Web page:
Whether the infamous Y2K bug will cause minor inconvenience or major catastrophe is still a matter of debate. The danger, say those warning of New Year's chaos, is that computer systems that don't recognize the year "00" in their internal calendars as 2000 may collapse, possibly crippling vital utilities like water and electricity. Many advise citizens to stock up on supplies of water and food. Some doomsayers have even bought generators and firearms, anticipating apocalyptic conditions at the stroke of midnight. Jack Gribben, spokesman for the President's Council on Year 2000 Conversion, told APBNews.com, "There are people who fear that. Based on the information we have, we are not of that view." The White House estimates 93 percent of mission-critical computer systems in the country are Y2K-compliant. Gribben said many organizations are expecting their employees to work or be on call during the Y2K rollover.
Why take chances?
EdgeMark Systems is an information technology consulting firm in Silver Spring, Md., that handles computer security for clients like the Defense Department. Company chairman Raymond Tuchman said his employees will be on call during the date rollover, but he is reasonably confident things won't go terribly wrong with critical services on Jan. 1, 2000. "I think the FBI is being prudent, and why take chances?" he said. "It's a one-time event in the history of the world, and it's never going to happen again."
-- jjbeck (firstname.lastname@example.org), July 27, 1999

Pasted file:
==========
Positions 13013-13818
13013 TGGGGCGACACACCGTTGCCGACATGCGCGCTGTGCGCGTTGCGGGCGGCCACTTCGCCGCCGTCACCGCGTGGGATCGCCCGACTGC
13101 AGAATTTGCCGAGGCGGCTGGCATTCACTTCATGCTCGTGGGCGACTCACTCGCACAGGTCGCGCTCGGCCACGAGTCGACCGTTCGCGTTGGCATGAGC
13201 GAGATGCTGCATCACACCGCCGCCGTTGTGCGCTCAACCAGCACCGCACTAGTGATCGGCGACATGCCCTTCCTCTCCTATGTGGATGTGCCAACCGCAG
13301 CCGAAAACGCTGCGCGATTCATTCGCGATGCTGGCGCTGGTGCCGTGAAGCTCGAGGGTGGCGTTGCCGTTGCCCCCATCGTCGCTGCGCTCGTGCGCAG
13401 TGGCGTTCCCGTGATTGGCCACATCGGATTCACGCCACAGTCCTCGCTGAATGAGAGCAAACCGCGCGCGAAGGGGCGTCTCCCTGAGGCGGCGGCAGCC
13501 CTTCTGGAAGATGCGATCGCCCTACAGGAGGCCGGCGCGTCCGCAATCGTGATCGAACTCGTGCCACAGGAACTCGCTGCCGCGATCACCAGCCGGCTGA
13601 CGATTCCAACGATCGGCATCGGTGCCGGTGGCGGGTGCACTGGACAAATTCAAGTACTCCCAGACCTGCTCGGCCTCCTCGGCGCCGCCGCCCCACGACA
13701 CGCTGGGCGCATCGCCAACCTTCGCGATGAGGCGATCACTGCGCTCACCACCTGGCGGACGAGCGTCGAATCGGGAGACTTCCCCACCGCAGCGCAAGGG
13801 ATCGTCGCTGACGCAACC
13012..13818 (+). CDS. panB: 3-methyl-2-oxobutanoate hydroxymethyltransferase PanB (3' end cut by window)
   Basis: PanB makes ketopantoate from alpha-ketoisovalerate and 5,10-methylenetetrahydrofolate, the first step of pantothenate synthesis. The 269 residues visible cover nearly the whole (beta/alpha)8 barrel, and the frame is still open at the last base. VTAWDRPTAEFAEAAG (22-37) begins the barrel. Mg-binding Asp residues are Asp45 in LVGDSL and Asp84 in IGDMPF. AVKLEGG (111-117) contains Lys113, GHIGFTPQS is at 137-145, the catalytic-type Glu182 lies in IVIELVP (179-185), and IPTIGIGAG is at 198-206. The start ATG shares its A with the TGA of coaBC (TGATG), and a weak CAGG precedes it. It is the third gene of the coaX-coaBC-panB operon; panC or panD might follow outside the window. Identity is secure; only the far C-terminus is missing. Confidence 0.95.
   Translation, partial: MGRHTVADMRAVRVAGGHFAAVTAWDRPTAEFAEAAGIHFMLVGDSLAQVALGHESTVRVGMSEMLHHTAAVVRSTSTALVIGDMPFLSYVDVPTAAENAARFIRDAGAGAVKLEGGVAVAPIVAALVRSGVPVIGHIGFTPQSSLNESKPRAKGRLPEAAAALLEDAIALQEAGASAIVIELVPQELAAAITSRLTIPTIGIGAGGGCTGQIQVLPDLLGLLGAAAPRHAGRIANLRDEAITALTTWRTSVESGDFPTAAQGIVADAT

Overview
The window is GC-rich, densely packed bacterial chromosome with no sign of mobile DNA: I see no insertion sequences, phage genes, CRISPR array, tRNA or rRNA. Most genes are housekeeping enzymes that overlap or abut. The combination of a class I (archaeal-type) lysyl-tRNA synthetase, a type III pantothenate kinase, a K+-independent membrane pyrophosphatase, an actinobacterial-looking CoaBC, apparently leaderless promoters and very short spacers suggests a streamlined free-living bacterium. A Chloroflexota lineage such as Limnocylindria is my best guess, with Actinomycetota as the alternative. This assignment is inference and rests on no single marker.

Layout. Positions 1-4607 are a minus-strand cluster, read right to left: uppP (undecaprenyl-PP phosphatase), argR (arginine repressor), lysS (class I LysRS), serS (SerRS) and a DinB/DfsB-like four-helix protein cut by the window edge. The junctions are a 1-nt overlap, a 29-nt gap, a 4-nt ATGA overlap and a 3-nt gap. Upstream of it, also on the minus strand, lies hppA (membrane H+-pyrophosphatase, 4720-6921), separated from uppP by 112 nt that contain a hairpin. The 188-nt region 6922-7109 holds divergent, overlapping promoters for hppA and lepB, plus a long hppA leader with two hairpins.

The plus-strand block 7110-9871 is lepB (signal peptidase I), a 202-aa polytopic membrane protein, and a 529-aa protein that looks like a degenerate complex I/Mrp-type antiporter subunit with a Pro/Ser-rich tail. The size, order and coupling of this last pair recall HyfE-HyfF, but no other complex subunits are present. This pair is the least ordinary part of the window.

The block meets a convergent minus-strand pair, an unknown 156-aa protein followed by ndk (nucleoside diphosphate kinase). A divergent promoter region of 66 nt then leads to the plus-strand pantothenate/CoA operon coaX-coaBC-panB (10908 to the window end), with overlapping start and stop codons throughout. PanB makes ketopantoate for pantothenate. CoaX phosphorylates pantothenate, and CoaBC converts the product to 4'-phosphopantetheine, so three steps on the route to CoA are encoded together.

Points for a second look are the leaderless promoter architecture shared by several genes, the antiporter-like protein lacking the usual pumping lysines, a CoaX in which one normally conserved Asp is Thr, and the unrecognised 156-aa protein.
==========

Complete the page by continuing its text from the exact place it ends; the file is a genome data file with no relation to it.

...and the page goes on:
**** For Educational Purposes Only ***********
Prisons Will Greet the New Year on Guard
By Stephen Barr
Tuesday, July 27, 1999; Page A17
John A. Koskinen, the president's chief adviser on Year 2000 computer issues, calls it "winnowing the risks." In other words, trying to figure out where the so-called Y2K bug will bite on Jan. 1.
A White House working group, for example, has determined that prisons and jails built from 1985 to 1995 are vulnerable to Y2K glitches, since they rely on computers to help monitor and control inmates. Jails constructed before 1985 are mostly free of automated devices, and those built after 1995 use updated technology that reduces Y2K risks, officials said.
William J. Taylor, a Y2K specialist at the American Correctional Association, said the group is especially interested in 144 jails built during that decade--each with more than 200 inmates--that have not responded to surveys asking about their Y2K readiness. They may have resolved possible computer problems, Taylor said, but no one really knows.
But Taylor said manual overrides would ensure that even automated prison doors do not swing open Jan. 1. "They won't open," he said at a news conference last week. The inmates "won't run out."
Jails that ignore Y2K, however, could end up with perimeter cameras and monitors going blank. Without remote cameras, jails would require more guards to watch the fences and walls.
Taylor predicted that at most prisons "all staffs will be on duty for two weeks before and two weeks after" New Year's Day. Just in case.